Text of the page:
I’m part of a youth movement that’s grown old—a bastard middle child born at the tail end of a Generation X that would probably be better represented by a zero, thus accurately reflecting its cultural significance. Gen-0 came and went, flickering briefly on cable television and scratching fitfully on Sub Pop records before vanishing into the ether, leaving me a fatigued thirtysomething historian stuck in an eternally recurring present.
I know I’m stuck because the reboots keep coming, and no amount of toothless, Rotten Tomatoes-aggregated criticism can stop them. All of this bad media passing over my head amounts to little more than CGI paintings of my childhood ur-narratives, Ninja Turtles, Transformers, Wild West C.O.W.-Boys of Moo Mesa, and every other profit-making piece of past-tense detritus dressed up in computer animation and sold as new again. The process is about as mentally stimulating as coloring pewter miniatures in one’s basement, albeit with much higher financial stakes.
“Most acceptable yet advanced,” a catchphrase of pioneering industrial designer Raymond Loewy, serves as the leitmotif of Derek Thompson’s recent book Hit Makers. Hit Makers speculates about the nature of success, that most Gladwellian of topics. Over the course of several anecdote-laden chapters, Thompson returns to this MAYA phrasing, noting that what people most desire from their entertainment is familiarity leavened by a pinch of novelty. Thompson is right, of course—how could such a trite claim, conventional wisdom at best, be anything but correct?—but he understates the public’s thoroughgoing zeal for familiarity, particularly in an era in which it has ready access to everything.
Kelsey Grammer, the greatest American “king” actor (i.e., an actor who can play only kings and other scene-chewing blowhards) since Orson Welles, understood this all too well. He fed the public two decades of pompous, beloved psychiatrist Frasier Crane and raked in mega-millions for doing so. Sure, lots of potentially legendary avant-garde work didn’t happen because he was too busy hamming it up in primetime, but who cares? He made bank, and could probably resurrect the character right now if the mood struck him.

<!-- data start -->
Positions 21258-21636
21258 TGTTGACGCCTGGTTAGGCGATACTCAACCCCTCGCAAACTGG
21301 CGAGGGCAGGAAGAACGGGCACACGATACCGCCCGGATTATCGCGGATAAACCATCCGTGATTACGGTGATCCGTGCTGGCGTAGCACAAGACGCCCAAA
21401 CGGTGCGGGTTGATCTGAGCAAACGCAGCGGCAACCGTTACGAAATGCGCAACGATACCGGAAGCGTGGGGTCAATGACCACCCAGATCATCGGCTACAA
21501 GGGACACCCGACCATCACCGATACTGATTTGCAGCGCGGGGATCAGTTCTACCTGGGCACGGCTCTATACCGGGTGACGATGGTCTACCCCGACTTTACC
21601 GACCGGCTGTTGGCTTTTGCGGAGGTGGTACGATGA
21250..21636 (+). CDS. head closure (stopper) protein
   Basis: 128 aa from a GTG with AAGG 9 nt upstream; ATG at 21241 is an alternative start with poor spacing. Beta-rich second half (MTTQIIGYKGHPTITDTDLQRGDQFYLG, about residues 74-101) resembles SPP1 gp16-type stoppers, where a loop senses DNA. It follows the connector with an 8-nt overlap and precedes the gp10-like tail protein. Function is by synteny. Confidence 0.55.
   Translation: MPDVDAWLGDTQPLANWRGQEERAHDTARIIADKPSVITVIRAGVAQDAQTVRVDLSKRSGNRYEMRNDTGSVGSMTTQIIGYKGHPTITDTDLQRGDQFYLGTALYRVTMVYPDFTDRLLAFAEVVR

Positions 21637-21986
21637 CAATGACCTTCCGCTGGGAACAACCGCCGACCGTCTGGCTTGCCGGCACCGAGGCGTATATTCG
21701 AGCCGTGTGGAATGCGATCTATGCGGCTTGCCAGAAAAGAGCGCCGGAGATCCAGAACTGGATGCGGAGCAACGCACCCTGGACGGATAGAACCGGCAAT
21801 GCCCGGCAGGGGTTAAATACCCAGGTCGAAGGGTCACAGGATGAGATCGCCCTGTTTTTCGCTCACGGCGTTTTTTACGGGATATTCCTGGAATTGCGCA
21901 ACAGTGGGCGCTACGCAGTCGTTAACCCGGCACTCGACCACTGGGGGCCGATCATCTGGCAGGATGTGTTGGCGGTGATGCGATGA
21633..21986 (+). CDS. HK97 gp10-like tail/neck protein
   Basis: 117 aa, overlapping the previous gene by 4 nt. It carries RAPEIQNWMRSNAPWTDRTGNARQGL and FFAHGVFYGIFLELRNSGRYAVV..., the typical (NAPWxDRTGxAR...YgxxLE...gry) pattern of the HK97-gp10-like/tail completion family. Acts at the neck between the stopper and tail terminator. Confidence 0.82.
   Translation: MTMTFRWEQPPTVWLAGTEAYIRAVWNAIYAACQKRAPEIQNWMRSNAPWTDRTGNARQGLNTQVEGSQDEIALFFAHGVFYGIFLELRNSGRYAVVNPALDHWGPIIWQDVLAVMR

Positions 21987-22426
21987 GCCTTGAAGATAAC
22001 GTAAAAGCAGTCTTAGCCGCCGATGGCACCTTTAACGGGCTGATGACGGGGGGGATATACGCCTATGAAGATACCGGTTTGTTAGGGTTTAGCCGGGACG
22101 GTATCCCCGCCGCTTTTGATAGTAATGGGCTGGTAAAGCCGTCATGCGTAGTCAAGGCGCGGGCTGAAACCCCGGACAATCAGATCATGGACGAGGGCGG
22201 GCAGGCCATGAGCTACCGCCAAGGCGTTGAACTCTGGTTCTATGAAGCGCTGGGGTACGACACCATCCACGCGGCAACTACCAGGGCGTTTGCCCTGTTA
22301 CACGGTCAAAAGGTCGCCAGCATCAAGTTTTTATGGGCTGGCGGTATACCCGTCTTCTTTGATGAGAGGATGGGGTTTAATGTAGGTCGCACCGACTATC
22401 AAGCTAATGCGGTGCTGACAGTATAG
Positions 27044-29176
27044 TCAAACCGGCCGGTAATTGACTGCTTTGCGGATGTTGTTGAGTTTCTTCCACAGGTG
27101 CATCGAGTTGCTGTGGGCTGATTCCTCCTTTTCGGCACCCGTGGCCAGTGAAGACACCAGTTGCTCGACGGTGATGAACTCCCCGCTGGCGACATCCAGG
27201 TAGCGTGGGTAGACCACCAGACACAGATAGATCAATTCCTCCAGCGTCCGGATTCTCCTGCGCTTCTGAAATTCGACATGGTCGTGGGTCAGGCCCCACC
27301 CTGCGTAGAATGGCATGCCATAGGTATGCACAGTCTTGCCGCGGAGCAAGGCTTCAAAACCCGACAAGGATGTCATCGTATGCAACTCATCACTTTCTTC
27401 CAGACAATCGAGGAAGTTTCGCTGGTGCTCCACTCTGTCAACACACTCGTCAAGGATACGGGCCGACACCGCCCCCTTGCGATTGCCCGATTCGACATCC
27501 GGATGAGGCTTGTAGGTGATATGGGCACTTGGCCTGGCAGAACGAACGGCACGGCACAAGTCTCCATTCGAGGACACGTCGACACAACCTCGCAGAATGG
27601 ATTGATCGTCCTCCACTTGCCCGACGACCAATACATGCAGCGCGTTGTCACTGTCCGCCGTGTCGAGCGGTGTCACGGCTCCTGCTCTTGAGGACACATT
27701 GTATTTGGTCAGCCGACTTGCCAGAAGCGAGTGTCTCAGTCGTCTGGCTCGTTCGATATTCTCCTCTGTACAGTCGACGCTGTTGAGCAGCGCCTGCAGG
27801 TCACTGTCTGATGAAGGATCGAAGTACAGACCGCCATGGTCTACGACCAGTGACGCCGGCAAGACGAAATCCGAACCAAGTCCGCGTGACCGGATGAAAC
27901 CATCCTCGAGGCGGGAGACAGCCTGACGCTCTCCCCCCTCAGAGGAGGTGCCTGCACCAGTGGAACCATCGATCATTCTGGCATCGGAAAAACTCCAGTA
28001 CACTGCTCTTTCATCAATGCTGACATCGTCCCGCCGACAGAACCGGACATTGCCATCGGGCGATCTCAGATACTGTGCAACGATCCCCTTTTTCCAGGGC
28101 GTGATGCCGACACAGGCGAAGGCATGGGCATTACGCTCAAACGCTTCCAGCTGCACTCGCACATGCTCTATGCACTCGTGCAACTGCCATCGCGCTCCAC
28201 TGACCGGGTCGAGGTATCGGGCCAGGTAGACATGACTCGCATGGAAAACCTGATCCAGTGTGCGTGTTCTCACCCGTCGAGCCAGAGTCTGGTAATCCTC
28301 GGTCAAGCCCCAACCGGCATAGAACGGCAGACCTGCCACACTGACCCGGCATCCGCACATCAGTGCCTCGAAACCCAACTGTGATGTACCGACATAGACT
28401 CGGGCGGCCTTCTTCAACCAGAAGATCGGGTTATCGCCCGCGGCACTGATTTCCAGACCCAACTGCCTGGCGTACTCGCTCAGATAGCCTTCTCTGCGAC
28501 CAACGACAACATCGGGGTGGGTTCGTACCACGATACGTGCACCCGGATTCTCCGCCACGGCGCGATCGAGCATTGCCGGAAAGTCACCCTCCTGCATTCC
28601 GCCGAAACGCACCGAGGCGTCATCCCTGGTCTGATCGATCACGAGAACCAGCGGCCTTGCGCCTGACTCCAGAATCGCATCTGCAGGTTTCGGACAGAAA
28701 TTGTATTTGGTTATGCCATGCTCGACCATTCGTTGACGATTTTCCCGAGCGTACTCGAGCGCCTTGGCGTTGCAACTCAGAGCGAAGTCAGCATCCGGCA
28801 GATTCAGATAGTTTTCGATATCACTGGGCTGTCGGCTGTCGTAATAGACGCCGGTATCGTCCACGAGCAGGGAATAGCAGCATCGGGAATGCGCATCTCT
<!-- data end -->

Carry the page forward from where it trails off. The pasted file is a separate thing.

But Frasier Crane wasn’t a reboot; it was merely a single performance that spanned two hit sitcoms. Today we get the reboots and adaptations and rebooted adaptations ad nauseam, which would be fine if any of these projects were daring, if any of them deviated from the parent company’s bottom line. Once, super hero movies were rare, limited by available special effects and disconnected from a marginal, obsessive nerd culture that has long since merged with mass culture. Some of these films, such as Richard Donner’s Superman and Tim Burton’s two Batman pictures, were half-decent examples of auteur theory in action; others, like Bryan Singer’s Superman Returns and Sam Raimi’s Spider-Man, were trifling but harmless misfires (all of these comic book franchises have since been rebooted—twice in the case of Spider-Man). Back then, the artist driving the product wasn’t some Joss Whedon-style hack, in charge of filtering ham-fisted, plot-advancing video game dialogue through sophisticated editing software, but this is now the approach that delivers the safest, most cost-effective product to market.
Our changed reality exists as a permanent now that’s nevertheless devoid of novelty, of wow. You can have all the CHIPS and 21 Jump Street you desire, so long as you’ve brought a barf bag and a memory foam pillow with you to that nice theater with the recliner seating. There exists, deep within much of this dreck, the potential to make anything else, anything that’s not so crappy; the furor over Iron Fist was proof of that. By casting a D-list hunk in a surprisingly faithful adaptation, viewers got fealty for fealty’s sake, when we could’ve been given anything else: possibly an Asian-American-helmed show, or maybe even a show fronted by members of any other historically underrepresented group of people, dedicated to a story completely untethered from this ludicrous Marvel canon that’s currently crippling the comics (crossovers galore!) and which will eventually upend these flagship film franchises, too. (At what point does one reboot the Avengers? 2026, with a re-reboot scheduled for 2031?)
About the only reboots and adaptations I’ve been able to stomach have concerned properties no longer under copyright protection. One can do what needs to be done with Coriolonaus or The Wizard of Oz, and for years I found myself immersed in the Oz fanfiction community. L. Frank Baum earned his money from those works, but his estate inherited them far too early in the game and thus failed to benefit from the copyright protections, which now last forever, later earned by the skillful lobbying of media conglomerates like Disney. As a result, these stories belong to everyone, and at times the new works have exceeded Baum’s charming originals: Walter Murch’s near-perfect film Return to Oz haunted me throughout my childhood, and artist Eric Shanower’s Adventures in Oz combines gorgeous illustrations with much deeper character studies of many of Oz’s bit players, like the haughty Glass Cat.
Admittedly, there are few entirely new ways to tell a story. But that doesn’t mean that a reading of Joseph Campbell’s The Hero With a Thousand Faces leads one inevitably to Luke Skywalker and the rest of George Lucas’ boring Star Wars universe. It could and should mean anything else, with creators given free play within old structures, authoring rather than adhering to fixed readings of those popular fantasies through which we learn the story of our culture. I’m not hopeful, though: when given a choice between change and more of the same, most people will tell you they’re opting for change, thereby paradoxically dooming us to more of the same.